• Tonight No Poetry Will Serve

    August 11, 2016

    Ilina Acharya

    Rabin Mondal, Untitled / via The Hindu

    Theodor Adorno’s statement that poetry is “barbaric” and impossible to write after Auschwitz, expresses a devastating sentiment. It signifies an end to the world as we know it. He seems to be asking, how can life move on, and how can one view the world the same way after witnessing something so horrific? Adorno’s statement stems from a feeling of utter helplessness, stripped of all conviction and hope. His anguish continues to be expressed by artists, in various ways, in their writings. Wilfred Owen’s moving war poem “Anthem for Doomed Youth” expresses a similar sentiment in his opening rhetorical lines “What passing-bells for these who die as cattle?” The sound of the funeral bells no longer holds any meaning or significance. Just like Adorno, Owen asks: What is even left of humanity and the world? 

    And yet the world moves on. Just as we continue to witness endless instances of violence, injustice, and oppression, so does poetry and art continue to move and sustain us. Perhaps Adorno’s powerful expression was not entirely correct, although his sentiment is justified.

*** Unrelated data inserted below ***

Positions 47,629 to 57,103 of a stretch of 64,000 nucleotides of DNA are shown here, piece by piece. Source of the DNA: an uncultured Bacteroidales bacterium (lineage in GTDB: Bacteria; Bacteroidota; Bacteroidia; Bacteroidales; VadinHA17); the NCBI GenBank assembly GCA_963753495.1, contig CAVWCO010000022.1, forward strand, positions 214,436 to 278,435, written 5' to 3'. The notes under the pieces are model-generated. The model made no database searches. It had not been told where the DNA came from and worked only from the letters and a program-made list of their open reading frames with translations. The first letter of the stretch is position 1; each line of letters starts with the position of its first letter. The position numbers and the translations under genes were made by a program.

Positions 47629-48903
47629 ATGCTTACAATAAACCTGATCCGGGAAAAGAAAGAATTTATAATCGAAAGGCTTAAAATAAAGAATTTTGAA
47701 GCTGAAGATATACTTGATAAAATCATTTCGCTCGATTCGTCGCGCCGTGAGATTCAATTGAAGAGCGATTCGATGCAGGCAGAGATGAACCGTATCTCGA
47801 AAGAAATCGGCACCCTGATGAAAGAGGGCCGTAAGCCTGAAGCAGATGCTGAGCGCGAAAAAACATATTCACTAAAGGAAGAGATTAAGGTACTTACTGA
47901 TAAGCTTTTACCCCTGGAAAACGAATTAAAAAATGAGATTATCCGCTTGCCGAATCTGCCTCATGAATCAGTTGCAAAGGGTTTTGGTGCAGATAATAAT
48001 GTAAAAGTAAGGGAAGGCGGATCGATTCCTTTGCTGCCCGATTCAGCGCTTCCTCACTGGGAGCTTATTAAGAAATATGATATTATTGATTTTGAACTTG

The renowned Palestinian poet Mourid al-Barghouti spoke about poetry as a form of resistance. He explained that its aesthetic perfection defies suffering and oppression; it refuses to be ugly, inferior and what the oppressor sees you as, he said. This is a thoughtful and poignant assertion of the power and value of poetry. But what happens when language fails us?  When language itself becomes a tool for violence, or its access is denied in the form of gagging and censorship?

    In Adrienne Rich’s poem “Tonight No Poetry Will Serve”, language fails to offer any consolation and on the contrary, partakes in the violence. The poem begins with a scene of tranquillity, reflection and romance, depicted through the imagery of the moon, and the lover, “spread/sleep-fallen, naked in [her] dark hair”. The lover is asleep, “but not oblivious” of those living on the periphery of society, and perhaps not having as beauteous a night. The scene is transformed into one full of violence, as the poet depicts the suffering of the “unslept unsleeping/ elsewhere” through a chilling assault of words, dissolving the atmosphere of intimacy entirely. “Verb force-feeds noun” and “noun is choking”. Here, language painfully turns its back on humanity, and not only fails to be a source of comfort and hope, but also inflicts pain and suffering. The poem, as well as the title, suggests that poetry cannot dispel violence and mitigate the suffering of others. In Rich’s own words, acts of violence and oppression “nullify language itself”. At the same time, Rich also seems to be questioning the role of the poet. These questions are especially potent now, as we live in times that hinder the free use of the imagination, as well as rational and critical thinking of any kind.